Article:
Welcome to the face-off of butter vs. margarine, the most awaited one. Both of these foods are commonly found in our kitchen and can be used interchangeably. Both may look the same, but they aren’t; they are comprised of different ingredients. In recent times, there has been an immense comparison between butter and margarine to determine which of the two is best for our health.
The origin of butter goes a long time back in history. It is rumored that nomads accidentally invented butter. During World War II, its shortage was experienced. It was at this time margarine was used popularly as an inexpensive substitute for butter. Its origin traces back to the Emperor Napolean III period. Let’s find out which one of these two is the best and healthier option.
Butter is a dairy product prepared by separating cream or whole milk into fat and buttermilk. Thus, butter is 80% fat. Butter is a semisolid emulsion at room temperature. It is, therefore, a product that is animal-based and contains cholesterol and saturated fats.
Effects Of Eating Excessive Butter
- Heart disease
- High levels of bad (LDL) cholesterol
- Risk Of Cancer
Research has proved that reducing the intake of saturated fat can cause a reduction in cardiovascular risk. Conversely, some studies conclude that dairy-fat foods do not contribute to the risk of obesity or cardiovascular disease and metabolic disease. Another study states a relatively small association of butter consumption with mortality, cardiovascular disease, and diabetes. Thus, the findings are inconsistent.
Health Benefits Of Eating Butter
In spite of all this, butter does have some health benefits. Apart from containing calories and fats, it also contains certain vitamins. These include vitamin B12, vitamin A, vitamin D, vitamin E, and vitamin K. These vitamins thus improve immunity, provide healthy vision, provide antioxidants. Additionally, butter also contains small amounts of riboflavin, calcium, phosphorous.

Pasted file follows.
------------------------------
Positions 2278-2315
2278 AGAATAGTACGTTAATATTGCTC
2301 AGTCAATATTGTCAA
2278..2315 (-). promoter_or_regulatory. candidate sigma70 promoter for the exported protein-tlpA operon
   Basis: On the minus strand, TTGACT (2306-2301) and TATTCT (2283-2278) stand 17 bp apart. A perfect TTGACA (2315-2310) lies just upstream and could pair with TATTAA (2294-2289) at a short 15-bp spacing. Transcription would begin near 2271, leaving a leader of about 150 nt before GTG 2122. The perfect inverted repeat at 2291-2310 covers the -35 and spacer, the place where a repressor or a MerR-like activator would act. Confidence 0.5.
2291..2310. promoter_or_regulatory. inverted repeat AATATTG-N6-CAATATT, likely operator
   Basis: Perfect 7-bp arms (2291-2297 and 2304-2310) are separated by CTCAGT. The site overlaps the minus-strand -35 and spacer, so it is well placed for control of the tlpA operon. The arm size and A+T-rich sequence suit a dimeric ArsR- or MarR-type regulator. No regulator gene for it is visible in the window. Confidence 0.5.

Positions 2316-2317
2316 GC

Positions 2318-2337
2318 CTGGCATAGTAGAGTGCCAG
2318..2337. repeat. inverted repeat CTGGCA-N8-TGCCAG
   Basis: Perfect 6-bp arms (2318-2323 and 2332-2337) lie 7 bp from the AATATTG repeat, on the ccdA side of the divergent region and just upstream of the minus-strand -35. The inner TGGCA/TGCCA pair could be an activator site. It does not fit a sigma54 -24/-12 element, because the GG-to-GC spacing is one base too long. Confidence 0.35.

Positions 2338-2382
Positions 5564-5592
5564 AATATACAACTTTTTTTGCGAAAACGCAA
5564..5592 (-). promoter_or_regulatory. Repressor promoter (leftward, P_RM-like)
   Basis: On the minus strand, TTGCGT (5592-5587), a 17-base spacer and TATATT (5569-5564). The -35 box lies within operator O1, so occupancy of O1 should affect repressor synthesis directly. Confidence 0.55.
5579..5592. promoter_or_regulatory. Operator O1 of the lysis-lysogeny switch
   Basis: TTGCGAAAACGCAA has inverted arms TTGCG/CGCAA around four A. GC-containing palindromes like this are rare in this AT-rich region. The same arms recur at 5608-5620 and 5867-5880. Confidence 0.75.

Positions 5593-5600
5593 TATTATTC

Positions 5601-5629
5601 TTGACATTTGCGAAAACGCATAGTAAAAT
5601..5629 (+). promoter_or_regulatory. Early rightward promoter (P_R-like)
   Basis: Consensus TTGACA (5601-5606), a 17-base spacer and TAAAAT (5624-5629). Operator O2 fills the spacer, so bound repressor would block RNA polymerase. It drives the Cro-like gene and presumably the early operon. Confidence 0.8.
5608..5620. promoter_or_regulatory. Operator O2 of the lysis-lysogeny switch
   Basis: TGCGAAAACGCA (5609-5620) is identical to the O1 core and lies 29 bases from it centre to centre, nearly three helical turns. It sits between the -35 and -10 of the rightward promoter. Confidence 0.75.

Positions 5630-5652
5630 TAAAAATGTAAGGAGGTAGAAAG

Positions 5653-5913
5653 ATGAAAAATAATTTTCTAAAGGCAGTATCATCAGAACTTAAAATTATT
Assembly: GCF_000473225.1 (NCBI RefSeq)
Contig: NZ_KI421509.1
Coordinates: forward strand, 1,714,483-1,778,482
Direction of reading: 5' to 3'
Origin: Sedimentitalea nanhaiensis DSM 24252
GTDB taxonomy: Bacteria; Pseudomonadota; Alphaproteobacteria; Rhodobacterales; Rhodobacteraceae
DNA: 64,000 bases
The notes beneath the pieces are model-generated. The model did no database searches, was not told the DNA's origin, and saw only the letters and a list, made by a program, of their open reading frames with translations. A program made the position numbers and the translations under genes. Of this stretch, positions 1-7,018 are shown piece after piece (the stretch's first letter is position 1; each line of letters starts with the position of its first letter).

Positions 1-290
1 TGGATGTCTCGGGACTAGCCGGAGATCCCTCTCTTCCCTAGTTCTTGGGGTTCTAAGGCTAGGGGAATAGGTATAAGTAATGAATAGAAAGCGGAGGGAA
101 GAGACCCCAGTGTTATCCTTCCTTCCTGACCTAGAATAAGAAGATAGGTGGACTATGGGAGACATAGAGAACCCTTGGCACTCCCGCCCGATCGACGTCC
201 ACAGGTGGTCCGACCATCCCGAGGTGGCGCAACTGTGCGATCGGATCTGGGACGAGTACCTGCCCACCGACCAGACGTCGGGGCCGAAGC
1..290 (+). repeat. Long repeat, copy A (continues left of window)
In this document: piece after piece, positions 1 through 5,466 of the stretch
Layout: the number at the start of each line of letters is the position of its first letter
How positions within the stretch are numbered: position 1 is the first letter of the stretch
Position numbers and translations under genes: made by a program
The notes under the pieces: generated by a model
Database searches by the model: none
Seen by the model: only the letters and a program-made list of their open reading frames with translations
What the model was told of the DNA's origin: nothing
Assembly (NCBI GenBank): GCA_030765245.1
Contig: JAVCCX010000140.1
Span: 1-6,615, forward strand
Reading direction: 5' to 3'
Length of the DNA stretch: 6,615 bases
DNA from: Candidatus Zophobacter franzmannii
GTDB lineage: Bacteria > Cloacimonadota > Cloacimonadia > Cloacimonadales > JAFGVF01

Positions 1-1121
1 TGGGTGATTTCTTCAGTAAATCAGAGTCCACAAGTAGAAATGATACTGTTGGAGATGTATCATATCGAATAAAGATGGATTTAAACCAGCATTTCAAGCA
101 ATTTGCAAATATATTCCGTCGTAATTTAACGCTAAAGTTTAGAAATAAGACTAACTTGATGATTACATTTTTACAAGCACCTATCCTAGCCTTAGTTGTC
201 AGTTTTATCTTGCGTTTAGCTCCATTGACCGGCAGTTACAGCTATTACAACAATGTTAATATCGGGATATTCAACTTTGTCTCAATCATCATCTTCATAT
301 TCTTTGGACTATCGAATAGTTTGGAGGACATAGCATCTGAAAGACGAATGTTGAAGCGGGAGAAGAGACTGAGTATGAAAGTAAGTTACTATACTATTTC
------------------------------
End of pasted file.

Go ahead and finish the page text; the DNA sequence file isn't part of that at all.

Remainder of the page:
Margarine is made from vegetable oils by a process called hydrogenation and interesterification. It enables the vegetable oils to harden and solidify at room temperature. Thus, margarine is a processed food product made from plant sources that were designed to replace butter. Margarine contains unsaturated fats and trans fat due to the processing.
Effects Of Eating Excessive Margarine
- High risk of mortality due to trans fat
- Heart disease
- Inflammatory bowel disease
- Less levels of good (HDL) cholesterol
The PUFA in margarine has been identified to be better than unsaturated fat in butter. This is because PUFAs lower the risk of cardiovascular disease. Vegetable oils also contain phytosterols or stanols, which lower the bad (LDL) cholesterol.
The hydrogenation process is when the vegetable oils undergo causes some of the unsaturated fat to change to saturated fat. Trans fat is formed as a side product. To reduce the amount of trans fat in processed foods, the FDA implements a ban on such products. Thus, a new technique was invented to harden the vegetable oils at room temperature. This technique is interesterification. It replaces some of the unsaturated fat with saturated fat.
Health Benefits Of Eating Margarine
Margarine contains good unsaturated fats since it is prepared from vegetable oils, reducing bad cholesterol levels. Margarine contains vitamins A, vitamin E, vitamin D, vitamin K. It has omega 3 fatty acids, which helps in lowering inflammation and triglycerides levels in the body.
Butter Vs. Margarine
The debate about butter versus margarine has yielded mixed results. More research is necessary to identify which product is the best for human consumption. However, with whatever data is available today, it is understood that the portion size matters. Whatever you eat, be it butter or margarine, eat it in limitation. We know the components of both these products and can thus decide what is best for our bodies. Ultimately, both of these contain the main component as fat.
From the point of heart disease, use butter sparingly because of its saturated fat content. Margarine, however, is difficult to classify. The older versions did contain trans fat, and the newer versions have high unsaturated fats, low saturated fats and are free of trans fat. But they do contain calories. So, always look at the nutrition labels before you buy them.
There is no clear winner but weigh the pros and cons before you choose.
Read Also: Walnuts Vs Almonds: Which One Is Healthier?